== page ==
End-users, stakeholders, and the broader scientific community have made it clear that projected climate impacts are not helpful unless related uncertainties are described and assessed. For its assessment of future food security, AgMIP’s transdisciplinary framework produces cascading uncertainty passed from an ensemble of climate simulations under several scenarios to an ensemble of crop model simulations, and then aggregated to force an ensemble of economic models.
AgMIP is developing methods to identify and track uncertainties throughout its framework, beginning with pilot investigations that pass the limits of the interquartile range of climate model projections into an ensemble of crop models, with the resulting interquartile range of crop results passed into economic models. Uncertainty owing to observational dataset errors are also tracked through the framework. In this way AgMIP can provide estimates of uncertainty at various phases of the impacts assessment process and pinpoint crucial bottlenecks, which will help prioritize future data collection and model improvement efforts. Uncertainty estimates of the full ensemble of AgMIP results are presented as cumulative distributions describing the probability of each outcome. In some cases this will be an empirical distribution, based on the finite number of models in an ensemble. In others this will be a continuous distribution, if, for example, parameter uncertainty is described by a normal distribution. These distributions are summarized by standard deviation or confidence intervals. It is important to emphasize that the level of uncertainty depends on the formulation of the prediction problem. For example, Wallach et al. (2012) found that uncertainty in predicting yield averaged over many climate scenarios was much smaller than the uncertainty in prediction for a given scenario. The realism of the AgMIP uncertainty estimates will be verified to the extent possible by comparing the probability distributions of hindcasts with historic data using confidence intervals and the Brier score.
Climate uncertainties have been widely explored by the IPCC (Solomon et al., 2007); however, AgMIP aims to further analyze the likelihood of extreme events that are of particular relevance to agriculture (e.g., droughts, heavy downpours, extreme heat and cold, and frost). Fewer studies have explored uncertainties introduced by the crop and economics models (e.g., Aggarwal, 1995; Monod et al., 2006; Challinor et al., 2009). AgMIP’s first research track will perform crop and economic model intercomparisons, allowing the quantification of uncertainties relating to uncertainties of soil, weather, and management inputs; uncertainties of model parameters; and uncertainties related to model formulation. In economic models, uncertainties include population and income growth rates, elasticity estimates, rate of technological development, and price shocks.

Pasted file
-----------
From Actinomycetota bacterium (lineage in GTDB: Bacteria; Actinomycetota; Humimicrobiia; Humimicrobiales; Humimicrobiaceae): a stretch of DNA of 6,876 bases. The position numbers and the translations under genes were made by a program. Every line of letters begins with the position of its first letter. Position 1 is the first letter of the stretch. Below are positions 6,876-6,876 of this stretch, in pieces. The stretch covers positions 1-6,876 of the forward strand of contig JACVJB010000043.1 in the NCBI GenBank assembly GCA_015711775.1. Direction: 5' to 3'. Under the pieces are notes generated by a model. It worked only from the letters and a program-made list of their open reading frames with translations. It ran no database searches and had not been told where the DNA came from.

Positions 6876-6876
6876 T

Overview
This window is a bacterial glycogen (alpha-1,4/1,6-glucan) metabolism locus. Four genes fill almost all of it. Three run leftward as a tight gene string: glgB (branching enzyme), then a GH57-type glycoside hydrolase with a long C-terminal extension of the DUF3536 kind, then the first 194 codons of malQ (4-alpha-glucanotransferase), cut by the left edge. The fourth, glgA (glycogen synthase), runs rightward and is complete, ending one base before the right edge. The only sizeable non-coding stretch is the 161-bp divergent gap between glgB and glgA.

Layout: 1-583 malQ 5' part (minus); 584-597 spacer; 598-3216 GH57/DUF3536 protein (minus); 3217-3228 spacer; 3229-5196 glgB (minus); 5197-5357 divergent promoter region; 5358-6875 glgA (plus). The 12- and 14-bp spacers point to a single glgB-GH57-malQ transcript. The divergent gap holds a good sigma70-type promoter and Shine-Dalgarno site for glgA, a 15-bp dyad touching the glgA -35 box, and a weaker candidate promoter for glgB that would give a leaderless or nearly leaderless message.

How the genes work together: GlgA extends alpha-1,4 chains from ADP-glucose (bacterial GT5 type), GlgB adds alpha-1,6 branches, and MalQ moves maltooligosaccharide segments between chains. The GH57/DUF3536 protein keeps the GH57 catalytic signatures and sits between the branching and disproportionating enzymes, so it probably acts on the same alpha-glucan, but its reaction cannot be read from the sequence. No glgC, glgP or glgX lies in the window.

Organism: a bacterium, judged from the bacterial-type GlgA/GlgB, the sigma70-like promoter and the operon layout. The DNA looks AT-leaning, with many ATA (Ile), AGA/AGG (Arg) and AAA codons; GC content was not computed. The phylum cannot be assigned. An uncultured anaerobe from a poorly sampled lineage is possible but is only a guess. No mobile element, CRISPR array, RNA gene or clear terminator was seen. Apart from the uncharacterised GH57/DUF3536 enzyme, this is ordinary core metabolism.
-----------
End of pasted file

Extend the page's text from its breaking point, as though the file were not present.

Aggarwal, P.J., 1995. Uncertainties in crop, soil, and weather inputs used in growth models: implications
for simulated outputs and their applications. Agricultural Systems. 48, 361-384.
Challinor, A.J., Wheeler, T.R., Hemming, D., Upadhyaya, H.D., 2009. Crop yield simulations using a perturbed
crop and climate parameter ensemble: sensitivity to temperature and potential for genotypic adaptation to climate change. Climate Research. 38, 117-127.
Monod, H., Naud, C., Makowski, D., 2006: Uncertainty and sensitivity analysis for crop models, in: Wallach, D.,
Makowski, D., Jones, J.W. (Eds.), Working with Dynamic Crop Models. Elsevier.
Solomon, S., Co-editors, 2007. Climate Change 2007: The Scientific Basis. Contribution of Working Group I
to the Fourth Assessment Report of the Intergovernmental Panel on Climate Change. Cambridge University Press, Cambridge.
Wallach, D., Brun, F., Keussayan, N., Lacroix, B., Bergez, J.-E., 2012: Assessing the uncertainty when using a
model to compare irrigation strategies. Agronomy Journal. 104, 1274-1283.